Someone might be able to make something new and clever out of this old tired plot, but that someone is not Howard Jacobson. In “Who’s Sorry Now?” Jacobson has taken bits of ancient sexual farce, shuffled them around, tinkered and toyed with them, grown weary of them, and packed them up again . . . and then tacked on a moralistic ending.
“Who’s Sorry Now?,” published in 2002 in the UK, eight years before Jacobson’s Booker Prize-winning “The Finkler Question,” promises to deliver a tale of sexual hijinks. Best friends Marvin Kreitman and Charlie Merriweather meet regularly to compare their sexual histories. Marvin, the luggage baron of South London (son of the purse king) reports that, although he makes frequent robust love to his wife, Hazel, he has time, energy, and desire to pleasure several steady mistresses and enjoy countless brief encounters. Marvin, a lusty, hungry Jew, feels that he is in constant sexual competition with all men and begrudges others any pleasure at all. All women should be rightfully his. Charlie, married to another Charlie, called Chas, has been steadfastly faithful to her for 20 years. They have contentedly had “nice sex” twice a month throughout their long productive marriage. They live in a nice house on the river, have nice friends, and collaborate on nice children’s books. Cautious Charlie savors the joys of fidelity and predictability.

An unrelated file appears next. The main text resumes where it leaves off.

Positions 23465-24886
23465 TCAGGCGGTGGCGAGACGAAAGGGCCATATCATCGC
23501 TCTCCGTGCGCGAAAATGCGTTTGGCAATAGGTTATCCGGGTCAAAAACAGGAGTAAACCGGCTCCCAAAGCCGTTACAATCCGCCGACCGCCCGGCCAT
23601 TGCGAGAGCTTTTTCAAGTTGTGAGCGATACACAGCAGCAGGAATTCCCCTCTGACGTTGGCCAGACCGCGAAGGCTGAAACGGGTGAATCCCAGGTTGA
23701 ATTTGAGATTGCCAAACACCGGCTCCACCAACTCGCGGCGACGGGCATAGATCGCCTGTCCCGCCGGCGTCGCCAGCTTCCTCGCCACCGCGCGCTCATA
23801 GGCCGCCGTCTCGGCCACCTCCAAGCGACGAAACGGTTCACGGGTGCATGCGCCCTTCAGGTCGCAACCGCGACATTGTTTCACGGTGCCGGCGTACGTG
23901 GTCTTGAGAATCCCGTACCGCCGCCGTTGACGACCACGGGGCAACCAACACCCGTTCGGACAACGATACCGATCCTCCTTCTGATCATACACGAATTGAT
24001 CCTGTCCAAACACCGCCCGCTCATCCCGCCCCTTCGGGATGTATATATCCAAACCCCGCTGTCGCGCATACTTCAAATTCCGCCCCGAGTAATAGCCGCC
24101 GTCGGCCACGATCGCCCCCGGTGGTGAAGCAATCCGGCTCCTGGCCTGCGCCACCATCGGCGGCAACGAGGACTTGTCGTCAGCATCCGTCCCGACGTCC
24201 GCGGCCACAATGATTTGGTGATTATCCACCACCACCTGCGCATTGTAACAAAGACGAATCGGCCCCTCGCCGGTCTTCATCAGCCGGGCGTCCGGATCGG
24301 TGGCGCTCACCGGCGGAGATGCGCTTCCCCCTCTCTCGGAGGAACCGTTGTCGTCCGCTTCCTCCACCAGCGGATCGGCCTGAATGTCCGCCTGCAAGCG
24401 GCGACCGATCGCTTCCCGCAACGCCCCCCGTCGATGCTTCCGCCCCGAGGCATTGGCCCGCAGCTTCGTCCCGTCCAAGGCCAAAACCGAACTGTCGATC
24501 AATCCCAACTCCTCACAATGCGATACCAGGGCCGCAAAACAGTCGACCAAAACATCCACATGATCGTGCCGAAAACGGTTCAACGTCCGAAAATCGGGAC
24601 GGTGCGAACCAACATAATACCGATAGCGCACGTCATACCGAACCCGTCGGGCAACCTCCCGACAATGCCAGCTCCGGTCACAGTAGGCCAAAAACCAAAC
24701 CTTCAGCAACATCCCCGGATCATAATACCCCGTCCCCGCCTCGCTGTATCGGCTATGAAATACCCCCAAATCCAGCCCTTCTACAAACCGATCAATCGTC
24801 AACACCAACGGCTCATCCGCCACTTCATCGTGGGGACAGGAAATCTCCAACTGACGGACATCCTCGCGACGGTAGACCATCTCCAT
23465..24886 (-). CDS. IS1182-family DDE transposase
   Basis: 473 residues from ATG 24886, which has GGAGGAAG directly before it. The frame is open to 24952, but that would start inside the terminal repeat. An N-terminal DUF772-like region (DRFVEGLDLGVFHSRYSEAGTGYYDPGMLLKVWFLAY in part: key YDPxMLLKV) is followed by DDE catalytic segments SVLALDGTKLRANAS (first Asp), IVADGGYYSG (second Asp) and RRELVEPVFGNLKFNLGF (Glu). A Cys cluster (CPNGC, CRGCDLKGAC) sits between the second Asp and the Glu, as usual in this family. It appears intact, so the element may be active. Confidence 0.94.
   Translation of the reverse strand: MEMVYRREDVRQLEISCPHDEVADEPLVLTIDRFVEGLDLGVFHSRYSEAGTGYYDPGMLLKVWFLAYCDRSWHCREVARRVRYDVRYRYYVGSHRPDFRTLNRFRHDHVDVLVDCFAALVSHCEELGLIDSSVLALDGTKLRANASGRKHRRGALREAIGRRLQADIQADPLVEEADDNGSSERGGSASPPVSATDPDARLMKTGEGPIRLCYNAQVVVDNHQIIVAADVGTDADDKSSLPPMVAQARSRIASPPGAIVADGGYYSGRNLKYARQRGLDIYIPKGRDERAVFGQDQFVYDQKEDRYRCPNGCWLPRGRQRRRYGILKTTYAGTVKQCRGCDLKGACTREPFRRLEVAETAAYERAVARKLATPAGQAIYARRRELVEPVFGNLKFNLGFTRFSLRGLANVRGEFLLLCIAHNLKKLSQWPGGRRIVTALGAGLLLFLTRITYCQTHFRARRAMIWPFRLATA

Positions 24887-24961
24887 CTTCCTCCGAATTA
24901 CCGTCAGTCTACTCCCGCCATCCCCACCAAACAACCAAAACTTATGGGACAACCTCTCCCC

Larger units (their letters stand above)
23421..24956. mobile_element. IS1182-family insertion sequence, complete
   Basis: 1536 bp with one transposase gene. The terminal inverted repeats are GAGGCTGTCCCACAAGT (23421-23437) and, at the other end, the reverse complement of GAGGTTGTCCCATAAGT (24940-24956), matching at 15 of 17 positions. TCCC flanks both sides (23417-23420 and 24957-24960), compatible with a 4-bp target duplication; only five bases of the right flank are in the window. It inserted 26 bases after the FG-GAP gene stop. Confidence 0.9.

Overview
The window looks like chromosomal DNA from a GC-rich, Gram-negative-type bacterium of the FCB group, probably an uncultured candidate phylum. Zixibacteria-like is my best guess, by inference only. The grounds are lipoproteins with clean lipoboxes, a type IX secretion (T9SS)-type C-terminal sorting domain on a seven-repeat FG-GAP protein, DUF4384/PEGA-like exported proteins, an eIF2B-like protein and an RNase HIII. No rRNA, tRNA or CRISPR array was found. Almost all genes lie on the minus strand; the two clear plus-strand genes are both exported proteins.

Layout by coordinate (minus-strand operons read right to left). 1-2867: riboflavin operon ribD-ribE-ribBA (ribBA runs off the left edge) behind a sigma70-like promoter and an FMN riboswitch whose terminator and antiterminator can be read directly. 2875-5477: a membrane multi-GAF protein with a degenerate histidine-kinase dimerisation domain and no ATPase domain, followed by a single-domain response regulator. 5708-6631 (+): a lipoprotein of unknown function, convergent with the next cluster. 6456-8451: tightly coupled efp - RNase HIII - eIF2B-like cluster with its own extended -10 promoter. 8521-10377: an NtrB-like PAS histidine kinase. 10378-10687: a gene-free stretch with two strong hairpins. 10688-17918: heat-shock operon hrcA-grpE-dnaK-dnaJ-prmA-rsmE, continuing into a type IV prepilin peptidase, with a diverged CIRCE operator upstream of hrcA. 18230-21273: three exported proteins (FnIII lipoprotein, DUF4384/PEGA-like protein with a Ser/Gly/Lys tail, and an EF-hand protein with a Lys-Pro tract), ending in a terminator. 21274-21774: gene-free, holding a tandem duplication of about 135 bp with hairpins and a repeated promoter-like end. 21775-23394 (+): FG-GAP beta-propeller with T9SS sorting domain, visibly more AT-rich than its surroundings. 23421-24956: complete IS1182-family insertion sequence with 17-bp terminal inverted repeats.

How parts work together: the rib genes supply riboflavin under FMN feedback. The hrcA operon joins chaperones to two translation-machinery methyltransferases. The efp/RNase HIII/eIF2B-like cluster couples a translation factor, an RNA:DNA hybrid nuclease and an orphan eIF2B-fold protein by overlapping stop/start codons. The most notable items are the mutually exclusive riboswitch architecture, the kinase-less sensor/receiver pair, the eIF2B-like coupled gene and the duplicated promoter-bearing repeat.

The question always in the air between the two men is: Who’s happier? Or sometimes, who’s unhappier? By changing places they intend finally to answer the question. Marvin will taste the joys of fidelity; Charlie will experience passion.
Of course, these plots never run as smoothly as planned. For one thing, the women, whose cooperation is required, have their own discontents and curiosities. By the time the men have contrived the conditions of the experiment, Hazel, who sheathes her hard edges and determination in tailored Max Mara suits, and Chas, who wraps her long limbs and flat chest in “a top that might have been knitted out of cucumbers, and a long canvas skirt resembling a spinnaker” have embarked on their own adventures. When the swap is finally accomplished, Marvin living with Chas, Hazel with Charlie, they find themselves in unfamiliar worlds. Chas teaches Marvin to cook. Charlie and Hazel read aloud to each other. They amaze, surprise, delight, and reinvent themselves and each other . . . for a while. Then Marvin misses Hazel, and the Charlies feel incomplete without each other.
The Charlies easily return to their old balance. What had begun in idleness had ended in silliness. They put the experience behind them as a harmless joke. But Hazel and Marvin’s plot demands a harsher conclusion. Marvin’s behavior has robbed Hazel of her self-respect and dignity. Marvin’s daughter Juliet, who has chosen men modeled on her father, has most recently been beaten up by one. Marvin has seriously hurt the women he loves, and he must pay. He must not only lose these women, but must also lose his desire for all women.
This strict moral ending goes against the playful tone of the rest of the novel and seems hardly to be intended seriously. Marvin doesn’t deserve this punishment and neither does a reader.Barbara Fisher, a freelance writer who lives in New York, can be reached at firstname.lastname@example.org.